Cuvier’s beaked whales (Ziphius cavirostris) are dark grey or brown, paler in the head. Their head is bulky, and the beak is not much marked. They may be 7 m long.

zifio cuvier ziphius cavirostris cetaceos mediterraneo
Cuvier’s beaked whale (Ziphius cavirostirs) (Picture: WDC).

They usually live in groups of 2-7 individuals or alone, in deep oceanic waters.

It is difficult to observe them due to the little activity in surface, reason that can explain why there are not enough information to evaluate their conservation status. It is known that are specially sensible to acoustic pollution, both military activities or seismic surveys. Moreover, the ingestion of plastic and bycatch also affect them.

KILLER WHALES IN THE MEDITERRANEAN?

Killer whales (Orcinus orca) are one of the most fascinating cetaceans. They live in polar and tropical waters, from the coast to open sea.

orca orcinus orca cetáceos mediterraneo
Killer whale (Orcinus orca) (Picture: Jose J. Díaz)

In the Mediterranean, however, they are only considered residents in the Strait of Gibraltar, with a size population of 32 whales. Their presence in the Strait, it is believed that is linked to the presence of bluefin tuna, their food.

Did you know that they use different dialects to communicate each other? Did you know that homosexual behaviours have been described in this species? Albino killer whales have been reported.

Their status of conservation is unknown, but direct death by fishers, reduction of their preys, annoyances and habitat degradation are among the causes of their reduction.

REFERENCES

  • CRAM: Cetacis
  • Day, T (2008). Guía para observar ballenas, delfines y marsopas en su hábitat. Ed. Blume
  • Gobierno de Canarias: Curso de Observación de Cetáceos
  • IUCN (2012). Marine Mammals and Sea Turtles of the Mediterranean and Black Seas. Gland, Switzerland and Malaga, Spain: IUCN
  • Kinze, CC (2002). Mamíferos marinos del Atlántico y del Mediterráneo. Ed. Omega
  • Lleonart, J (2012). Els mamífers marins i els seus noms. Terminàlia, 5, 7-25
  • Notarbartolo di Sciara G. (compilers and editors) (2006). The status and distribution of cetaceans in the Black Sea and Mediterranean Sea. IUCN Centre for Mediterranean Cooperation, Malaga, Spain.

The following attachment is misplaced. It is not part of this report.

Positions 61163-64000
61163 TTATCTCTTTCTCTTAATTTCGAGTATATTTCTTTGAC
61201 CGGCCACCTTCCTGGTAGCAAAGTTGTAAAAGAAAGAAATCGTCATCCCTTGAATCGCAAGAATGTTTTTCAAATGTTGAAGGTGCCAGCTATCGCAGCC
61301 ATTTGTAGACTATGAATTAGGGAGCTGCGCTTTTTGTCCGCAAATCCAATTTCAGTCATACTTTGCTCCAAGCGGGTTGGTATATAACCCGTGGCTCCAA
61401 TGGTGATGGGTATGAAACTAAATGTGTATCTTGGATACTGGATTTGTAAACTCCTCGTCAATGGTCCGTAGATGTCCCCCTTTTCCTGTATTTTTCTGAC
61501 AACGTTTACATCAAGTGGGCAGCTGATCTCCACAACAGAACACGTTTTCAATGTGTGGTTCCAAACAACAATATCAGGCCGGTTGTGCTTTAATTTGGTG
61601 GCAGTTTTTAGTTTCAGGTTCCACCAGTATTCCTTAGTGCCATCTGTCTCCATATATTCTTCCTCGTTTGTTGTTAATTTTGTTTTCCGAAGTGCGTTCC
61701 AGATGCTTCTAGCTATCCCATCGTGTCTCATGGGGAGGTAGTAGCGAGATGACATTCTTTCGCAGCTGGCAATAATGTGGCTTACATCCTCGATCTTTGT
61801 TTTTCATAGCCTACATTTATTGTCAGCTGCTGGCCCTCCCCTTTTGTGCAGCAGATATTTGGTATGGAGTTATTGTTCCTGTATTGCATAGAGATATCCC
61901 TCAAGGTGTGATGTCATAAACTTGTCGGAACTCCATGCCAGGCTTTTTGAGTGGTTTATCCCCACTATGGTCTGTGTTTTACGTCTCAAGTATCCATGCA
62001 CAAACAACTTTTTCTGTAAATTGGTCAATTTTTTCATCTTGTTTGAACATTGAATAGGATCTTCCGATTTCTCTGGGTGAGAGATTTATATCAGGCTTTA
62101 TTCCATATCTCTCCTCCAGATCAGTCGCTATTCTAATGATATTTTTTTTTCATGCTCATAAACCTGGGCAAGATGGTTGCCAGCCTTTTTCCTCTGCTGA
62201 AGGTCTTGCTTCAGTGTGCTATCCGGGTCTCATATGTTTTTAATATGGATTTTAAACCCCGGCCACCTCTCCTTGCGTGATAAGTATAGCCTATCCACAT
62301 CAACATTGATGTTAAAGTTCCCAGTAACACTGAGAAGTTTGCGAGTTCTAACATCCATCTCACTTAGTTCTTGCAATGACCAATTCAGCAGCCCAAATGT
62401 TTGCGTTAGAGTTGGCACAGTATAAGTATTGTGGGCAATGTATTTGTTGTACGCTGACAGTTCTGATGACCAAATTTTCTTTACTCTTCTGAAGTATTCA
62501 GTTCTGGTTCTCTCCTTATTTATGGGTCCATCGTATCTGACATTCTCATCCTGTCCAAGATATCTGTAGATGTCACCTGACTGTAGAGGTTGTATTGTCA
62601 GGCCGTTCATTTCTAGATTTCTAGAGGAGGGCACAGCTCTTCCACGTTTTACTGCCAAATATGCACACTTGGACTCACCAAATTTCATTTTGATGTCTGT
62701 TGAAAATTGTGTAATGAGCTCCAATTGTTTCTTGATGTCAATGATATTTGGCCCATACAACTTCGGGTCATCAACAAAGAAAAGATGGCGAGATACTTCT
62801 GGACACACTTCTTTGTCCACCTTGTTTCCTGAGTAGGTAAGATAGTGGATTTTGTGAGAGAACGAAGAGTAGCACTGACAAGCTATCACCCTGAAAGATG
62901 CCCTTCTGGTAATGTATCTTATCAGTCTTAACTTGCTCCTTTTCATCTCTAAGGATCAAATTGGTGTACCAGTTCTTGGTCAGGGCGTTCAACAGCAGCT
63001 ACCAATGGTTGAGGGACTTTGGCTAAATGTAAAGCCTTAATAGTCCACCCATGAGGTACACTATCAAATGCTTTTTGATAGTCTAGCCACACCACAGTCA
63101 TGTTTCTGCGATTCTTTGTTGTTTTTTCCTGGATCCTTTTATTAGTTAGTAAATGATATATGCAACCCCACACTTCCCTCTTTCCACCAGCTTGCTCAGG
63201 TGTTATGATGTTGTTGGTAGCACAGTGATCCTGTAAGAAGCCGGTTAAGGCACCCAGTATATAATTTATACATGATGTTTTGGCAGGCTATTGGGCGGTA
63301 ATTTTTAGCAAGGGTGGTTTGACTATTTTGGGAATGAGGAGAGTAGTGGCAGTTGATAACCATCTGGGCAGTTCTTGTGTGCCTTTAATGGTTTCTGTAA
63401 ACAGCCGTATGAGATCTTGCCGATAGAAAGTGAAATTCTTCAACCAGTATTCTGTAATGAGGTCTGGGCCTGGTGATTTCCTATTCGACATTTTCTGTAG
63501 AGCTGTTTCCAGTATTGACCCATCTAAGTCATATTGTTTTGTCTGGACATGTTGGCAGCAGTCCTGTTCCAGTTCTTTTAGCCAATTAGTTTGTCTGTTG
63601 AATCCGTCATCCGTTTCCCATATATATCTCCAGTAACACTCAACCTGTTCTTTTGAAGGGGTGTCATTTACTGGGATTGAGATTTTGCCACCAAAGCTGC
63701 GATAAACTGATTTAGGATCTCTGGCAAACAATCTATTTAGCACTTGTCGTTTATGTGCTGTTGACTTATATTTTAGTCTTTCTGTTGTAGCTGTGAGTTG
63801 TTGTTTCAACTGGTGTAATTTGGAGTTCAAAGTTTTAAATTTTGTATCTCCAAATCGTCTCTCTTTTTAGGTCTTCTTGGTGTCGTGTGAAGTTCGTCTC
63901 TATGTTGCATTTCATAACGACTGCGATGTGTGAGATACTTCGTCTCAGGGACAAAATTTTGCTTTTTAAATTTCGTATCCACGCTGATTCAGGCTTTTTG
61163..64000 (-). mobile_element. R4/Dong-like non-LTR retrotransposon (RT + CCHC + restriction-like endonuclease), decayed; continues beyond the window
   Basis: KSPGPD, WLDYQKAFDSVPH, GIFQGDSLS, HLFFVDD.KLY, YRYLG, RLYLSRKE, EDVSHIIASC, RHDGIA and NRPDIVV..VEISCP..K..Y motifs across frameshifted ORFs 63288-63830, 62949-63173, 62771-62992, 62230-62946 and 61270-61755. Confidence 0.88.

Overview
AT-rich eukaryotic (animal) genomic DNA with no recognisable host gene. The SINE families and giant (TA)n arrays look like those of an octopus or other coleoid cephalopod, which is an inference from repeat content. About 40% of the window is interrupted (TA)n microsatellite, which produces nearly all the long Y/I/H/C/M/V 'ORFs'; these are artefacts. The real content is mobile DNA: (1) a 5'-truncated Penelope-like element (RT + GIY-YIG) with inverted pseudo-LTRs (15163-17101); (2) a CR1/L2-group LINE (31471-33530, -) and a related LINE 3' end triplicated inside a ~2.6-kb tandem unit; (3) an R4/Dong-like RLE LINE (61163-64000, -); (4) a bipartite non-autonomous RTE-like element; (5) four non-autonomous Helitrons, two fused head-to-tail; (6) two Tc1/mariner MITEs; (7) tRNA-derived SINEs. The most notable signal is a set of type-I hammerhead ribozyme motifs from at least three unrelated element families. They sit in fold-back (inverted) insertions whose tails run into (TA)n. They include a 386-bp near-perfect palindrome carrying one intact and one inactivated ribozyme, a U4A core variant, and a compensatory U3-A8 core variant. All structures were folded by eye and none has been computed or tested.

• Cover picture: Scuba Diver Life

Difusió-anglès

Anuncis

Brief evolution of cetaceans

Cetaceans have always called attention to people, either for their spectacular lives, their intelligence or their imposing size. But, do you know which the origin of dolphins and whales is? Do you know how they have evolved? Here, you can discover the answers! 

TERRESTRIAL ORIGIN 

Cetaceans originated in the ancient Tethys ocean, 50 million years ago, from terrestrial mammals that were adapting to the aquatic environment. They have evolved so that they are the dominant group of marine mammals for their species and habitats diversity and their wide distribution in the planet.

Distribució dels continents fa 50 milions d'anys, moment en que varen originar-se els cetacis. A la regió actual del mar Mediterrani és on es trobava el mar de Tethys (Foto: Cuaderno de Cultura Científica)
Continent distribution 50 million years ago, moment in which cetaceans originated. In the nowadays region of the Mediterranean sea is where Tethys ocean were found (Picture: Cuaderno de Cultura Científica).

FROM EARTH TO SEA: THE EVOLUTION OF FIRST CETACEANS

Archaeocetes are the group of primitive cetaceans that lived during the Eocene (34-55 million years ago, mya), which were developing the features to live in the aquatic environment. Among archaeocetes, we find the organism that originated the two nowadays groups of cetaceans, the toothed whales and the baleen whales. We may find 5 families in this group: the Pakicetidae, Protocetidae, Ambulocetidae, Remingtonocetidae and Basilosauridae.

THE PAKICETIDAE